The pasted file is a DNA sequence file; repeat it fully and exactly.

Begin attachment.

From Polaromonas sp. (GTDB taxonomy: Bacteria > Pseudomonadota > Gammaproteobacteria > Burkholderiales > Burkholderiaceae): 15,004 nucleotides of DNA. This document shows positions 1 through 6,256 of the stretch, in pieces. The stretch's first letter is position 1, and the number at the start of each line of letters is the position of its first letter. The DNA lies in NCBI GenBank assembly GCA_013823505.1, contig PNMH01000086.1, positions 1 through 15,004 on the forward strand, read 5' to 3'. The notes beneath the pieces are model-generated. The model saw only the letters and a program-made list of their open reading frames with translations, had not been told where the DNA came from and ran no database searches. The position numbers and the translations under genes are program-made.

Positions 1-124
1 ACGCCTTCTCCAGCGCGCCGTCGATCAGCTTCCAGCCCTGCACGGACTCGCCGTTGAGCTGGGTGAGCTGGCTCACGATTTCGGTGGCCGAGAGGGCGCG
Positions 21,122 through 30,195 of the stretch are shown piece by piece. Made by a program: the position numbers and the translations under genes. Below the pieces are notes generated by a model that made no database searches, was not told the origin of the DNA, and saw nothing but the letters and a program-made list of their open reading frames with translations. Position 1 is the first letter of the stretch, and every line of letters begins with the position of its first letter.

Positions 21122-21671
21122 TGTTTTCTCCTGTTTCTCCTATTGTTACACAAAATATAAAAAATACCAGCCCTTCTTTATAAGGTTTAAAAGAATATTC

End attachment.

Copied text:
From Polaromonas sp. (GTDB taxonomy: Bacteria > Pseudomonadota > Gammaproteobacteria > Burkholderiales > Burkholderiaceae): 15,004 nucleotides of DNA. This document shows positions 1 through 6,256 of the stretch, in pieces. The stretch's first letter is position 1, and the number at the start of each line of letters is the position of its first letter. The DNA lies in NCBI GenBank assembly GCA_013823505.1, contig PNMH01000086.1, positions 1 through 15,004 on the forward strand, read 5' to 3'. The notes beneath the pieces are model-generated. The model saw only the letters and a program-made list of their open reading frames with translations, had not been told where the DNA came from and ran no database searches. The position numbers and the translations under genes are program-made.

Positions 1-124
1 ACGCCTTCTCCAGCGCGCCGTCGATCAGCTTCCAGCCCTGCACGGACTCGCCGTTGAGCTGGGTGAGCTGGCTCACGATTTCGGTGGCCGAGAGGGCGCG
Positions 21,122 through 30,195 of the stretch are shown piece by piece. Made by a program: the position numbers and the translations under genes. Below the pieces are notes generated by a model that made no database searches, was not told the origin of the DNA, and saw nothing but the letters and a program-made list of their open reading frames with translations. Position 1 is the first letter of the stretch, and every line of letters begins with the position of its first letter.

Positions 21122-21671
21122 TGTTTTCTCCTGTTTCTCCTATTGTTACACAAAATATAAAAAATACCAGCCCTTCTTTATAAGGTTTAAAAGAATATTC